Put policies into place that do not tolerate off-color jokes, stereotypical slurs, offensive body language, and transgressions. Your employees need to know that your company will not tolerate this behavior. Managers must be responsible for holding people accountable and their decisions and actions backed by the leadership.
4. Accept feedback.
Leaders and managers should encourage and be willing to take feedback on practices and policies from employees and be ready to make changes.
5. Invest in diversity training.
Diversity training in the workplace encourages employees to embrace people who are different than themselves. Diversity training is about embracing differences among employees and welcoming fresh perspectives to contribute to your organization’s growth. When employees become aware of concepts like unconscious bias in the workplace, they can realize how these concepts show up at work situations.
6. Stay current.
Keep abreast of changing employer-related laws and trends. Be sure your human resources policies reflect the most current information, especially those around harassment and equal opportunity. Laws vary from state to state, and they can change at lightning speed. What’s accepted this month may not be the next.
7. Be strong!
Although diversity in the workplace is a positive addition to your overall strategy, situations will need your attention and your ability to navigate conflict and difficult conversations. Be Strong!
Ways to support workplace diversity
1. Create an Employee Resource Group (ERG).
ERGs are groups of employees who are alike and share traits or life circumstances. Think of them as clubs within the workplace. ERGs give visibility and a voice to certain underrepresented groups in the industry, helping members feel included and valued.
Common examples of employee resource groups include those focused on:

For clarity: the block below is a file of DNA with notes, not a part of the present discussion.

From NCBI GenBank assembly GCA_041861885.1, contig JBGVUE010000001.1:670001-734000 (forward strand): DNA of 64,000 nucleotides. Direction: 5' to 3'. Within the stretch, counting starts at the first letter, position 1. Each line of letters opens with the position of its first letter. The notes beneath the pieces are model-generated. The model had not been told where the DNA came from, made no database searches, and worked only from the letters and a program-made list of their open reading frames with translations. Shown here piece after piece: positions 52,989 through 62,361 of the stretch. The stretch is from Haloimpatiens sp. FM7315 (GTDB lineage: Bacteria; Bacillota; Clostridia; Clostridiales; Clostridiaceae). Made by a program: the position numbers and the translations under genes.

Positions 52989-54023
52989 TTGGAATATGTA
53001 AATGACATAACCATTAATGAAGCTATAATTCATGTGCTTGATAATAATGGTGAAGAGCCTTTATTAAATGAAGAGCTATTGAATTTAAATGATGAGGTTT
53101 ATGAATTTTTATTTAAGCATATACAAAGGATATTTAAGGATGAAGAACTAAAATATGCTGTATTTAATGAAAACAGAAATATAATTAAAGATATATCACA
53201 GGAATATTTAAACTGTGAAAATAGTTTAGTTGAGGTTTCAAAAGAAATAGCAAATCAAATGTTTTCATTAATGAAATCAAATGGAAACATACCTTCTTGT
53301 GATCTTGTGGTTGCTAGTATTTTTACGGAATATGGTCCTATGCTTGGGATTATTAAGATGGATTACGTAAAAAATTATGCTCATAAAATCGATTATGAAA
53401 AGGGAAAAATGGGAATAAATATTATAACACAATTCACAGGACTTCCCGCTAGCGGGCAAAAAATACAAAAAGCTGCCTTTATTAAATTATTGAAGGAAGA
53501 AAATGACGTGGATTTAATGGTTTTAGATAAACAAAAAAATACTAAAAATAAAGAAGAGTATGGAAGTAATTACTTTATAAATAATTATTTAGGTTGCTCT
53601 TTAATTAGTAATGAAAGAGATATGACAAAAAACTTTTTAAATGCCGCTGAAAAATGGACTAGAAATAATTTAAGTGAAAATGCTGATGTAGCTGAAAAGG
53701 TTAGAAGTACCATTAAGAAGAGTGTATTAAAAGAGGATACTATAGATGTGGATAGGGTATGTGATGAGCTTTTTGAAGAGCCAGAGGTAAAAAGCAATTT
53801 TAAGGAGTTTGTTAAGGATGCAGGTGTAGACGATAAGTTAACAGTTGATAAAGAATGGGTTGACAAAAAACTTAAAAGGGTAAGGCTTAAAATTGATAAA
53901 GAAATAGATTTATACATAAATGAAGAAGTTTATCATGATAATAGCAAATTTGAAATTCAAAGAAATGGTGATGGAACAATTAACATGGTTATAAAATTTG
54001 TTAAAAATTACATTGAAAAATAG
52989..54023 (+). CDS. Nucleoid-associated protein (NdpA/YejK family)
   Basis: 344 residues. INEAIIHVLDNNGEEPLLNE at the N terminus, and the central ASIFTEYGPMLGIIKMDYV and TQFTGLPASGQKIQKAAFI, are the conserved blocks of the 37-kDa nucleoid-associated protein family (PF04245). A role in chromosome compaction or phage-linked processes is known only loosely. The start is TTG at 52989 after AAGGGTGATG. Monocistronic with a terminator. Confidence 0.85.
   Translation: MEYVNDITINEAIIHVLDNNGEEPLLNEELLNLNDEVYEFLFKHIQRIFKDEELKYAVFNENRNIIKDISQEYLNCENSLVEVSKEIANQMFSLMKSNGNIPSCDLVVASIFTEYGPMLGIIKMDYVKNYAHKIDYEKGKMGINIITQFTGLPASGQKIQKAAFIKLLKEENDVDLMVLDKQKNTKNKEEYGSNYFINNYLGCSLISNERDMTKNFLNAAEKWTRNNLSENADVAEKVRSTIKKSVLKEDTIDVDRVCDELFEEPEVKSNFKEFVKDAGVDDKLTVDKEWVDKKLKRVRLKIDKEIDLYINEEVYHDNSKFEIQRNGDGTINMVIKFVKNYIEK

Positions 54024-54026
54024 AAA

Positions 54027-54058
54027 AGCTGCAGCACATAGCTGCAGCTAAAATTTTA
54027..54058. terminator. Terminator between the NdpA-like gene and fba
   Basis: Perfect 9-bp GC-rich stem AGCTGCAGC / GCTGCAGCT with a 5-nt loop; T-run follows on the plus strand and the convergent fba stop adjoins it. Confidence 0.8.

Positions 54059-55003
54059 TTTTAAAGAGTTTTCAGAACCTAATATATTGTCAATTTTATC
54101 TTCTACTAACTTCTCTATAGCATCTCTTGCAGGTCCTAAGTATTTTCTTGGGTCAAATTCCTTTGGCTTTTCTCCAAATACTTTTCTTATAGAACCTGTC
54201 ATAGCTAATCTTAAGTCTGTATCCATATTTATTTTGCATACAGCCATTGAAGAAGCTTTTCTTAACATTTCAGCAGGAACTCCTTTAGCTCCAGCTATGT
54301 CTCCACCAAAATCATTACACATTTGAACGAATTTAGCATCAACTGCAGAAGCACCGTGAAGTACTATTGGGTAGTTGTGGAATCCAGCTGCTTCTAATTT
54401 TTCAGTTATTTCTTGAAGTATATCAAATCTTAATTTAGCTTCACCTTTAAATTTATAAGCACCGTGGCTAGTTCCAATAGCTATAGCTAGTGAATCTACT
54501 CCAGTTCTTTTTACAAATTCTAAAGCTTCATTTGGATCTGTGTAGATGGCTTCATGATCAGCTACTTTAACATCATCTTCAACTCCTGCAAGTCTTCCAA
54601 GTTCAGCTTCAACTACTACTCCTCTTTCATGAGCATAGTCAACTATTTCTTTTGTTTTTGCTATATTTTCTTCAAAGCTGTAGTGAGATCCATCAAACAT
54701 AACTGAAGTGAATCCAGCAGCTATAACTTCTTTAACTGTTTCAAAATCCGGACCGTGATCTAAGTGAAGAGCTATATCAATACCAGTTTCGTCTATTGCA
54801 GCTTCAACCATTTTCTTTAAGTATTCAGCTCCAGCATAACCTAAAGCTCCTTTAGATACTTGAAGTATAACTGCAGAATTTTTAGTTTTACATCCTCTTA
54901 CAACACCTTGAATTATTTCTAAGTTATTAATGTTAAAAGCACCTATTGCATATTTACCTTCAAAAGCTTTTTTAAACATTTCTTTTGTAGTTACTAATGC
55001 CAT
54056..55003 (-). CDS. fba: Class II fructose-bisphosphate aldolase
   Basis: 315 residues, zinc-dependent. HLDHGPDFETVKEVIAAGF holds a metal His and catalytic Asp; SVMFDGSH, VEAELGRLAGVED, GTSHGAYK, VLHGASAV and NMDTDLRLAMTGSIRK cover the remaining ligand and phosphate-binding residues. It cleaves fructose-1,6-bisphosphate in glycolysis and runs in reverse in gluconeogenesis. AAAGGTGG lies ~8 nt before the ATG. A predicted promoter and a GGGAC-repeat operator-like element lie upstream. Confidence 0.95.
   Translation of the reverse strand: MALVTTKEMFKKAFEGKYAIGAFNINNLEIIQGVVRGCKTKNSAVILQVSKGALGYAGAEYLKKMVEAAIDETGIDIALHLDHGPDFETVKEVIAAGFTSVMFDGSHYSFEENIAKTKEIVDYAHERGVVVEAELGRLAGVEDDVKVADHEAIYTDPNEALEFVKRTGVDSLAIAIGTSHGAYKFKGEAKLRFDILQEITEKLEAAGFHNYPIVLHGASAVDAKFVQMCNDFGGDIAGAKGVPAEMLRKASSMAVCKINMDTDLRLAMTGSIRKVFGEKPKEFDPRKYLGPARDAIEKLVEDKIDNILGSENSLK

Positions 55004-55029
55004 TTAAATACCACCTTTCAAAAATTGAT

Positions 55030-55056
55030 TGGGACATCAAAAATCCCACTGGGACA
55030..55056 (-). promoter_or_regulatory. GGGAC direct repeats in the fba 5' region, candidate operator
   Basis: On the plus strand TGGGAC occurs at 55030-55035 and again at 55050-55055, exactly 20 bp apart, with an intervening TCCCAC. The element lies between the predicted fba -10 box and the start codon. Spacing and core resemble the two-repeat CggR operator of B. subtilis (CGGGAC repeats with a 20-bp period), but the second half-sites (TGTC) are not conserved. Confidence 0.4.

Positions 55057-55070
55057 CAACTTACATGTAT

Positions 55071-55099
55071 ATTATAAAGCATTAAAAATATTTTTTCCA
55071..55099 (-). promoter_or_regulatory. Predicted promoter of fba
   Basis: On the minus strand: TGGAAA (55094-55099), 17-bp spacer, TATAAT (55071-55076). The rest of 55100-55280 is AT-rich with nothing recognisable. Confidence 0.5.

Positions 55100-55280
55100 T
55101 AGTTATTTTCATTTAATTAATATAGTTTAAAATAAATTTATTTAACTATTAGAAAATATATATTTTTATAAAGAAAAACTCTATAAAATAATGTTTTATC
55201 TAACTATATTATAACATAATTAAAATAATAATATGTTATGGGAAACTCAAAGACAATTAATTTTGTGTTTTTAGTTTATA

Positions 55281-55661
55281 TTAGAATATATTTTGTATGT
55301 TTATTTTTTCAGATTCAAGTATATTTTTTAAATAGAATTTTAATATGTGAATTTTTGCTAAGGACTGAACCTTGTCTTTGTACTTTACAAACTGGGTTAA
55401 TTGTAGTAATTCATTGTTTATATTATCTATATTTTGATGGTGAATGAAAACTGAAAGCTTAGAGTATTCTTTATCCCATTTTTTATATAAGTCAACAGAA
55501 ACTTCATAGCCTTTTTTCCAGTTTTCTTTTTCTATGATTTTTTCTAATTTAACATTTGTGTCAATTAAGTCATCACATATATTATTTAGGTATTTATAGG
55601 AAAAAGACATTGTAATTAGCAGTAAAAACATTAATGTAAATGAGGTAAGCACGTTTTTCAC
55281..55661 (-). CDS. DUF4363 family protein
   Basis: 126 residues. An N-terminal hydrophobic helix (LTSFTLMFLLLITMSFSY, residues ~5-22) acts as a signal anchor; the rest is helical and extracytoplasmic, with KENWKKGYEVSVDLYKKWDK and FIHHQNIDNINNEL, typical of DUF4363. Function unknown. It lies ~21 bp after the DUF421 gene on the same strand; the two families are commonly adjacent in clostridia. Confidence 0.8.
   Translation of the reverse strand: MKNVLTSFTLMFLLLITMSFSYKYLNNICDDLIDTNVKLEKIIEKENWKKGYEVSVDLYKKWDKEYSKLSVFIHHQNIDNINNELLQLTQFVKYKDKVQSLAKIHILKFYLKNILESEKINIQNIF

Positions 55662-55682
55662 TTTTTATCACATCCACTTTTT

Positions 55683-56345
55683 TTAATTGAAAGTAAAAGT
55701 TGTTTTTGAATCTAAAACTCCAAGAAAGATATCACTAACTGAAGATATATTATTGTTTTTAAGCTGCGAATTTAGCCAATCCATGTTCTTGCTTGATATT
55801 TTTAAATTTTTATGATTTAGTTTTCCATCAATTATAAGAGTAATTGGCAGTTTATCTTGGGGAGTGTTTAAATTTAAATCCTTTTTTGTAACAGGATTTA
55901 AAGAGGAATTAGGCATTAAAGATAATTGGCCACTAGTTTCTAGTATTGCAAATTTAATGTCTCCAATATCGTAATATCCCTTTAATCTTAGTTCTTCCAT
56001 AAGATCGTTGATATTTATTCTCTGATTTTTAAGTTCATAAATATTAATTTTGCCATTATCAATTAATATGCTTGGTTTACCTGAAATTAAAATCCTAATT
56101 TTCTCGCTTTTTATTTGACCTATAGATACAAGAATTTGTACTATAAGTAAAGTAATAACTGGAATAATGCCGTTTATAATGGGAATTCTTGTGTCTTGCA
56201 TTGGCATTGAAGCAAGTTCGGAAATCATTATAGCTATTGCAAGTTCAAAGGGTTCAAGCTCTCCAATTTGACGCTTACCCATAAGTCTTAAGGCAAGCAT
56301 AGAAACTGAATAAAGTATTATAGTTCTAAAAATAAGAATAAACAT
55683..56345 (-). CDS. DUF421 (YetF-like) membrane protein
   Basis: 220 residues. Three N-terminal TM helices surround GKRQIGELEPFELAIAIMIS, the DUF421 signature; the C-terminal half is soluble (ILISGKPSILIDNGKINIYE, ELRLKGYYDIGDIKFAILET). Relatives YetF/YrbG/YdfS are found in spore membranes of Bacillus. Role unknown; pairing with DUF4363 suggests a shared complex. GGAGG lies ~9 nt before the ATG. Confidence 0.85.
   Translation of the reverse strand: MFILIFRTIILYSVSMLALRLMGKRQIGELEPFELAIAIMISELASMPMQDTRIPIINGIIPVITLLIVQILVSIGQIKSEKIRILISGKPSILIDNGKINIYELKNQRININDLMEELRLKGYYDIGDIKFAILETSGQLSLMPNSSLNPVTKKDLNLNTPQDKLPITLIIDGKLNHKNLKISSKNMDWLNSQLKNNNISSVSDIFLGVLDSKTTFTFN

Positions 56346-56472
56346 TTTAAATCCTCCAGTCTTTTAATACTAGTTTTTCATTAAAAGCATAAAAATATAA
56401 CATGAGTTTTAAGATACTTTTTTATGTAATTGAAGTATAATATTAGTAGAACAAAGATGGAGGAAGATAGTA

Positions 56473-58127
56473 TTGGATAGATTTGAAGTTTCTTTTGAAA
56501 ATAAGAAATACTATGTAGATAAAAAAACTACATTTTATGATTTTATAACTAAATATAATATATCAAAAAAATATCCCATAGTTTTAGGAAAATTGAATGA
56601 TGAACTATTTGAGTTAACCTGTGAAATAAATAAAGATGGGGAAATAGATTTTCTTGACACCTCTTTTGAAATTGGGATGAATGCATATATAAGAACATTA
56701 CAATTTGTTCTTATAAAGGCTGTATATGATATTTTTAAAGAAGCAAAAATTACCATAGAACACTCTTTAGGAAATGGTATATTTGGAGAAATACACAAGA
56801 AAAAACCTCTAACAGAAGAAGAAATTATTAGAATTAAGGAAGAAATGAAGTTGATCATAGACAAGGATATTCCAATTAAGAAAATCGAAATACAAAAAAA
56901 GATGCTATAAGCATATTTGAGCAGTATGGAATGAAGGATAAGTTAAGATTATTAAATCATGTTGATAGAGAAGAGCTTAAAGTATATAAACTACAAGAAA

- LGBTQ status
- A specific ethnic
- A specific race
- Remote workers
2. Create a D&I Council
A diversity and inclusion (D&I) council is a group of employees, including senior leaders or executives, that acts on behalf of the company to ensure tight alignment with the organization’s overall business strategy and to help institutionalize human capital practices that support and accelerate D&I goals.
To succeed D&I councils need the following:
- Support from senior leadership
- Diverse membership
- Direct link to the overall business strategy
- Clearly communicated goals and outcomes
- A long-term strategy that drives short term initiatives and activities
3. Create diversity in your leadership roles
When there’s diversity among top leaders, those “at the table,” it signals that all voices, perspectives, and types of people are considered when making decisions.
Achieving workplace diversity means you bring out the very best of your employees and allow them to reach their full potential. By doing so, your workplace benefits as it encourages a more varied and innovative talent pool. In addition, as workforce demographics shift and global markets emerge, workplace diversity is a business necessity. To succeed and be competitive, businesses must embrace the differences and promote change.
Karen McCullough is a nationally known keynote speaker and expert on change, generational opportunities and workforce trends.
Karen helps organizations cut through the generational biases and get back to reality by leveraging their team’s strengths, enriching the work environment, and driving better results. Each of her presentations brings a realistic perspective on workplace trends, employee engagement, while offering actionable content.
For the past 15 years Karen has shared her insights to top organizations such as VMware, Procter & Gamble, US Department of Justice, JPMorgan Chase, Symantec, McGraw-Hill, National Homebuilders, Shell Oil, Mercedes Benz, The World Bank, American National Insurance, Humana, United Way, American Heart Association and MD Anderson Cancer Center.